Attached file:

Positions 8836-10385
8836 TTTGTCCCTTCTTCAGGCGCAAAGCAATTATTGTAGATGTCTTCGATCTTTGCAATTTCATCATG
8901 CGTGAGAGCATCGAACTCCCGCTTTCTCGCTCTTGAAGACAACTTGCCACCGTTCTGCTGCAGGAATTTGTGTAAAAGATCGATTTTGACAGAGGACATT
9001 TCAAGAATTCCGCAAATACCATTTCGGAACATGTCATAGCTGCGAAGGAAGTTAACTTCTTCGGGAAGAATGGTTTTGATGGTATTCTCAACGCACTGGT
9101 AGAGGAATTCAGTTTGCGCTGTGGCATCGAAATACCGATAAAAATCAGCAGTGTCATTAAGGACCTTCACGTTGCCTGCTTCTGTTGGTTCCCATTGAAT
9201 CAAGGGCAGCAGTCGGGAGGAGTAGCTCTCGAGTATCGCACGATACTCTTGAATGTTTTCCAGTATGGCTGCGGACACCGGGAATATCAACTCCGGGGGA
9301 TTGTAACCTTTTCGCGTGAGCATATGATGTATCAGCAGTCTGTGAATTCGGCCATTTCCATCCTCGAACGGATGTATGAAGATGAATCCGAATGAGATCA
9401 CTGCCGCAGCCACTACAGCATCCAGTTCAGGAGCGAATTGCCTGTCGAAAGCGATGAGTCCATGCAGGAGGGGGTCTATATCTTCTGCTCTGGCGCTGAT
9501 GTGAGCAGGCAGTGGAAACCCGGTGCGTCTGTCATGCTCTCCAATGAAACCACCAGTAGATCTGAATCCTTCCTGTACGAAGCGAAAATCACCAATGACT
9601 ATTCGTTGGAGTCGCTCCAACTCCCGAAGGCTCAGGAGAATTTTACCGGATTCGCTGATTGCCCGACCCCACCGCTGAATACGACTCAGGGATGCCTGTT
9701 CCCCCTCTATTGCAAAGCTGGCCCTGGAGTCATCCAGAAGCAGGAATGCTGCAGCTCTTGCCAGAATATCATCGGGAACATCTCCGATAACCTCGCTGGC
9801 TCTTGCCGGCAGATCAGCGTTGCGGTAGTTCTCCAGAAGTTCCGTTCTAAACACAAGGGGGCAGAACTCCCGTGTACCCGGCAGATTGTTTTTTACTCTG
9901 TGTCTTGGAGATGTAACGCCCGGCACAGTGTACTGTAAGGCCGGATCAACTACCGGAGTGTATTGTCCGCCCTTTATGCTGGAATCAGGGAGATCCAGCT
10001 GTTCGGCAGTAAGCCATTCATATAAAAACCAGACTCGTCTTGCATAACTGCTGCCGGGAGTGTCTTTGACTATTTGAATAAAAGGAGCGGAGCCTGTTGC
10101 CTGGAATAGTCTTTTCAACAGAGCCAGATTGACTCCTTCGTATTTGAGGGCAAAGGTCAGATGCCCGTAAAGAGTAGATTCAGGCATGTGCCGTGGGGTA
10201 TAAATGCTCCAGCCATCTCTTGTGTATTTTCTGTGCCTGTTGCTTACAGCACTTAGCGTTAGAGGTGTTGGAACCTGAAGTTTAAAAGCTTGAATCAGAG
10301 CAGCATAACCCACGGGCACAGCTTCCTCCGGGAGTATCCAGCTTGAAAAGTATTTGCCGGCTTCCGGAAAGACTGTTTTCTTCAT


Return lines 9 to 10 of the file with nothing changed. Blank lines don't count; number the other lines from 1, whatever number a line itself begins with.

9501 GTGAGCAGGCAGTGGAAACCCGGTGCGTCTGTCATGCTCTCCAATGAAACCACCAGTAGATCTGAATCCTTCCTGTACGAAGCGAAAATCACCAATGACT
9601 ATTCGTTGGAGTCGCTCCAACTCCCGAAGGCTCAGGAGAATTTTACCGGATTCGCTGATTGCCCGACCCCACCGCTGAATACGACTCAGGGATGCCTGTT